STAMFORD -- A judge sentenced a 26-year-old Hartford woman to six years in prison Wednesday for a drunk-driving crash that killed a pregnant teenager and a truck driver last May on Interstate 95 in Darien.

Yadira Torres, of Benton Street, Hartford, was taken away in handcuffs after Judge Richard Comerford handed down a 10-year prison sentence, suspended after six years served and followed by five years of probation. The fatal crash occurred around 6 a.m. on May 7 when Torres, a mother of four children, was driving back from an alcohol-fueled birthday celebration at a Manhattan nightclub when she hit a tractor-trailer, causing it to overturn and burst into flames.

The crash killed James A. Sorto, 42, and a passenger, Kelly Taborda, 18, both of North Bergen, N.J. It took several days for the state medical examiner to identify Sorto because of extensive burns. Taborda, who was pregnant, according to state police, died at Stamford Hospital from multiple blunt trauma injuries. Sorto was pronounced dead at the crash site.

Police arrested Torres at the crash scene. This past November, she pleaded guilty to two counts of second-degree manslaughter and single counts of reckless driving and driving under the influence of drugs or alcohol. She agreed to serve between five and eight years in prison as part of a plea deal, and Comerford on Wednesday decided on a six-year prison term.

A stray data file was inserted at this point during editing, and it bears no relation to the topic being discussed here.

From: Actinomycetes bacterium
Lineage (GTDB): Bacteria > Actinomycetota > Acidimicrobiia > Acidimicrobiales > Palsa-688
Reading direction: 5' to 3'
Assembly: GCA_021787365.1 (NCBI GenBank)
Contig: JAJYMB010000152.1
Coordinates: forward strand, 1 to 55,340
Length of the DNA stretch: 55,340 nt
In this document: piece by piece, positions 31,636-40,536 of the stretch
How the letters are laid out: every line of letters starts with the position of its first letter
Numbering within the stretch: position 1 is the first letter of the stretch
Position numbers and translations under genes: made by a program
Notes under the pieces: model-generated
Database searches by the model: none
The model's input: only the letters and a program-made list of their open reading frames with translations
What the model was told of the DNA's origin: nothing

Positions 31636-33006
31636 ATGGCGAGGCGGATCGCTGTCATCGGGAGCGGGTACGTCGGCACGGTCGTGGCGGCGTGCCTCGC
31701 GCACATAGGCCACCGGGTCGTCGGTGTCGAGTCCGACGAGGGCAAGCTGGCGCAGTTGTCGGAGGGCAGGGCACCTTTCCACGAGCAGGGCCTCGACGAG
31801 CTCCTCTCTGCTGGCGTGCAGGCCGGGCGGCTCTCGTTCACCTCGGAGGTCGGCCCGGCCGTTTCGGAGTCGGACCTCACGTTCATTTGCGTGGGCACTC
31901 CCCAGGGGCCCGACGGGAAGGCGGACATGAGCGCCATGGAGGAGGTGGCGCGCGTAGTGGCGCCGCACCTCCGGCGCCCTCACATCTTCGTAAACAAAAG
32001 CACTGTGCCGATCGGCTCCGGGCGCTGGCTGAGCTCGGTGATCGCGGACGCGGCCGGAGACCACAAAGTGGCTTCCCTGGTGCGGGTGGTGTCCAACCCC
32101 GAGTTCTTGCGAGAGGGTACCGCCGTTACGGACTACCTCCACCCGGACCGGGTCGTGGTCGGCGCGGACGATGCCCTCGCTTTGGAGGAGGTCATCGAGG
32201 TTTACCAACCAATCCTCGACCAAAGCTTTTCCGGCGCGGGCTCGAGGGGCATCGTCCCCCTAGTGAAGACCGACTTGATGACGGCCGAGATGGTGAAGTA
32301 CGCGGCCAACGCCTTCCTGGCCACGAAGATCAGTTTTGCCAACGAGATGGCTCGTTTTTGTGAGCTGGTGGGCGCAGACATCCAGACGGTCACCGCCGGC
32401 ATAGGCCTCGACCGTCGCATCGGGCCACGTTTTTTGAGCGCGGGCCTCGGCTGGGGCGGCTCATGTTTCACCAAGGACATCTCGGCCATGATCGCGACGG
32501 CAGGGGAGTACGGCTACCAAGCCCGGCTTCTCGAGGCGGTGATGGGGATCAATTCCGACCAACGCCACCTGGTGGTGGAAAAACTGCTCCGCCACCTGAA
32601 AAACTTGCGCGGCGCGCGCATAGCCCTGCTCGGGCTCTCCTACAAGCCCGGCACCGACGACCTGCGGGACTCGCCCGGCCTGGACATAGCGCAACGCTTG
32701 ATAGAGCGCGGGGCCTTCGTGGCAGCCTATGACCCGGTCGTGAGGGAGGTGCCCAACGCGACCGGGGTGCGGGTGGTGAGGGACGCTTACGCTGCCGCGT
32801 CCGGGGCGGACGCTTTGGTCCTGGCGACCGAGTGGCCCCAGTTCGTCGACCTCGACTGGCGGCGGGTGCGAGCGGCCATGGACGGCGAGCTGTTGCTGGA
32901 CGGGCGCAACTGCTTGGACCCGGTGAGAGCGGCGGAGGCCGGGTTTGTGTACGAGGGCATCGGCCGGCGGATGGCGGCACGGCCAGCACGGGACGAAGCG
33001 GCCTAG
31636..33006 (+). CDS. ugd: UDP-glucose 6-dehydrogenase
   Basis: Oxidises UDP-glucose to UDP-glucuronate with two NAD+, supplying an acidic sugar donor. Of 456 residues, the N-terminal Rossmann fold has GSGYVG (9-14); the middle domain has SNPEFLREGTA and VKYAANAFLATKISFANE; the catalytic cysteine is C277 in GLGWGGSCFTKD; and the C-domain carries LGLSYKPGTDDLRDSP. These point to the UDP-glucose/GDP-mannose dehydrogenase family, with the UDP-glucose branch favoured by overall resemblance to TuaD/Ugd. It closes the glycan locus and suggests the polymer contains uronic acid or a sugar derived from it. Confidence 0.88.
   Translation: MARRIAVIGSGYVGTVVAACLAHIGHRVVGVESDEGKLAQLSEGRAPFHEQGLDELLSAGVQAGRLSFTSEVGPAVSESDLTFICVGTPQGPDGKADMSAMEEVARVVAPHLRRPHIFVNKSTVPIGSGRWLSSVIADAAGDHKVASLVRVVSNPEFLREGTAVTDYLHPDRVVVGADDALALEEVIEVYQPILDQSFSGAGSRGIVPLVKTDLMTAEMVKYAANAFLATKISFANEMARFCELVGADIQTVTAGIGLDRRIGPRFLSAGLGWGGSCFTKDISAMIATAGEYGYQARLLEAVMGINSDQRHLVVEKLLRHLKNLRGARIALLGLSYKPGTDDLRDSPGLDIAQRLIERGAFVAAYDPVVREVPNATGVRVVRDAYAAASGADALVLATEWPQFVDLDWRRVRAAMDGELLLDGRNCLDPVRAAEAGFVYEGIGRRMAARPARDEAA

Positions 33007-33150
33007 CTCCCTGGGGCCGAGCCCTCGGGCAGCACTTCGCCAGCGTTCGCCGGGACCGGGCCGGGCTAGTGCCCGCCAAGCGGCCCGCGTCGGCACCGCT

During the sentencing hearing, the prosecutor, Assistant State's Attorney David Applegate, argued for a prison sentence that was less than the eight-year maximum but more than the five-year minimum, according to the plea agreement.

Torres' public defender, Howard Ehring, recommended the five-year minimum, arguing that Torres is not likely to drink again. Ehring said his client accepted responsibility for the fatal crash right away and suffered several emotional episodes in the months following the accident that required medical attention.

Ehring said that Torres, who was free on $35,000 bail before the sentencing, sent two of her children to live in Puerto Rico. The other two now live with their biological father. Comerford cut off Ehring when he emphasized that Torres would not see her children for long periods of time because of the prison sentence.

"I suppose it's better than going to the cemetery, Mr. Ehring," Comerford said.

Comerford said even a six-year prison sentence may do little to help the victim's relatives.

"You just can't alleviate the kind of pain they will feel for the rest of their lives," Comerford said.

jeff.morganteen@scni.com; 203-964-2215.